Effect of hydroxyapatite and titania nanostructures on early in vivo bone response
Journal article, 2008

Objective: Hydroxyapatite or titania nano structures were applied on smooth titanium implant cylinders. The aim was to investigate whether nano HA may result in enhanced osseointegration compared to nano titania structures. Material and Methods: Surface topography evaluation included detailed characterization of nano size structures present at the implant surface combined with surface roughness parameters at the micro- and nano- meter level of resolution. Microstructures were removed from the surface to ensure that bone response observed was dependent only on the nanotopography and/or chemistry of the surface. Early in vivo bone response (4 weeks) evaluation was investigated in a rabbit model. Results: In the present study, nano titania coated implants showed an increased coverage area and feature density, forming a homogenous layer compared to nano HA implants. Bone response observed at 4 weeks could not be explained by the surface chemistry. New formed bone connected to the original cortical bone demonstrated an increase of 24% for the nano titania compared to the nano HA implant, although the difference was not statistically significant. Conclusion: Thus, no evidence of enhanced bone formation to nano hydroxyapatite modified implants was observed compared to nano titania modified implants. The presence of specific nano structures; dependent on the surface modification exhibiting different size and distribution did modulate in vivo bone response.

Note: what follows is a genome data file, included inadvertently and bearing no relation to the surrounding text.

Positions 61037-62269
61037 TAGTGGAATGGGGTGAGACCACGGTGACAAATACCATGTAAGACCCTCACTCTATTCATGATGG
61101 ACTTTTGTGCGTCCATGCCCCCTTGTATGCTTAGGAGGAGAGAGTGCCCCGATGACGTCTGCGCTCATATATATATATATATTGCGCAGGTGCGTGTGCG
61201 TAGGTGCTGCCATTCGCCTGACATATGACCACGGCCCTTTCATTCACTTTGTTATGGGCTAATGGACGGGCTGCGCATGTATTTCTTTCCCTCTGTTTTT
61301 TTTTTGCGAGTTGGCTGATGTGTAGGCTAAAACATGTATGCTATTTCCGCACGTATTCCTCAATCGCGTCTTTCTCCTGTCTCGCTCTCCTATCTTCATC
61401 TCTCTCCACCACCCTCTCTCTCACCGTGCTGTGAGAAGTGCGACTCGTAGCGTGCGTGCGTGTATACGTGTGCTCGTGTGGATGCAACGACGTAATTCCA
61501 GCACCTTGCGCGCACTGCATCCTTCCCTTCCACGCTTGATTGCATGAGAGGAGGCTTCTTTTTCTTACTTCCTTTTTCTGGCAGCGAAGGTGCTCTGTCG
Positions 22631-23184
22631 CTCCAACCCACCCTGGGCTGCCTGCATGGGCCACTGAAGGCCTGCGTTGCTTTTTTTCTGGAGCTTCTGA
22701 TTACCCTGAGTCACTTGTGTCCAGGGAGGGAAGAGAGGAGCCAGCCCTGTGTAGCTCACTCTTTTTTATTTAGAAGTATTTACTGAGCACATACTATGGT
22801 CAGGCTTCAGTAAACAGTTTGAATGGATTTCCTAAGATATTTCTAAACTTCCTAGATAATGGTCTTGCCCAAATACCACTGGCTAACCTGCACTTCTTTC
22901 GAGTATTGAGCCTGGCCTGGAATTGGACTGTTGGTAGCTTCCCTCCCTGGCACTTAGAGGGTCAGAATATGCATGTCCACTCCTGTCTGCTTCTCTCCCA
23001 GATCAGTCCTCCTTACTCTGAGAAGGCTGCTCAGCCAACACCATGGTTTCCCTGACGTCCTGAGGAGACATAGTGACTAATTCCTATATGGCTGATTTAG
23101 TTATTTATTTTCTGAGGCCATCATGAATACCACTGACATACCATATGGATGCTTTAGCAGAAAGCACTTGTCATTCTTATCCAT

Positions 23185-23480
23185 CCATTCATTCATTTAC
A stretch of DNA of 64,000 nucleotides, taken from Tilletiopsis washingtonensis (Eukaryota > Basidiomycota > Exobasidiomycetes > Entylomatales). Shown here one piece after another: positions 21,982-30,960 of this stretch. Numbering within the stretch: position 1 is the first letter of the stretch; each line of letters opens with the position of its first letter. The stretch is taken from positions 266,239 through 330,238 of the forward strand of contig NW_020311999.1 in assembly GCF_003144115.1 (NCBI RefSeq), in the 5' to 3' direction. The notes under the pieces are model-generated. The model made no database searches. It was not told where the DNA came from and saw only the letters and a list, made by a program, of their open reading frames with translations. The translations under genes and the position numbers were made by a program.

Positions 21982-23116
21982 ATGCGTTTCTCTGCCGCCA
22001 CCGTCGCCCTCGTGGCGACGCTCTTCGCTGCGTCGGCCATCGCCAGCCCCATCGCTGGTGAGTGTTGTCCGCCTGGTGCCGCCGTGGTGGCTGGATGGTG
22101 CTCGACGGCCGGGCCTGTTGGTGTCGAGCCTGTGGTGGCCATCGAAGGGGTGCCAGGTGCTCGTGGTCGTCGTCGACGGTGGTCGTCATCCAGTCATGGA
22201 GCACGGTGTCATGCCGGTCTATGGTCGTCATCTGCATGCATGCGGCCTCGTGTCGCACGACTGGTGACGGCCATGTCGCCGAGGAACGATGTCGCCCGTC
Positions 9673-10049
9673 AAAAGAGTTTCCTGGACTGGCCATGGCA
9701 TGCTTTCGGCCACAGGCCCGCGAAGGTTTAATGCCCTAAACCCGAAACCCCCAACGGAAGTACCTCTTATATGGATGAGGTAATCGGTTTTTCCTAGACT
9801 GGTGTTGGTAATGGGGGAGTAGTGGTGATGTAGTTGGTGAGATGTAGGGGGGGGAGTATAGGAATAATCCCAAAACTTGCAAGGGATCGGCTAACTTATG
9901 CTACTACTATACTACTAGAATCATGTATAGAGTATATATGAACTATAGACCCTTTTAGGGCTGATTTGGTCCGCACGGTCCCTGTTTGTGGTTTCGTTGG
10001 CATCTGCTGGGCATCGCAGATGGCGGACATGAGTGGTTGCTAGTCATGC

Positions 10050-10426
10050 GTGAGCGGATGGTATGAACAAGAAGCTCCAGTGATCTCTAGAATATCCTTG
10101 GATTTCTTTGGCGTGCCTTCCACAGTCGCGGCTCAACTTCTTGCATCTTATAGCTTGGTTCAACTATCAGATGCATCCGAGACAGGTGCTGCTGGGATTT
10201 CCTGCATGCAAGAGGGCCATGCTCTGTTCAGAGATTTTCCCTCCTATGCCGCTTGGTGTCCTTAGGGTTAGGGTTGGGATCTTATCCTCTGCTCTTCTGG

surface modification

nano topography


in vivo test

titania coating

nano structures


Luiz Meirelles

University of Gothenburg

Lory Melin Svanborg

University of Gothenburg

Timo Peltola

University of Turku

Per Kjellin

Chalmers, Chemical and Biological Engineering, Applied Surface Chemistry

Ilkka Kangasniemi

University of Turku

Fredrik Currie

Chalmers, Chemical and Biological Engineering, Applied Surface Chemistry

Martin Andersson

Chalmers, Chemical and Biological Engineering, Applied Surface Chemistry

Tomas Albrektsson

University of Gothenburg

Ann Wennerberg

University of Gothenburg

Clinical Implant Dentistry and Related Research

1708-8208 (ISSN)

Vol. 10 4 245-254

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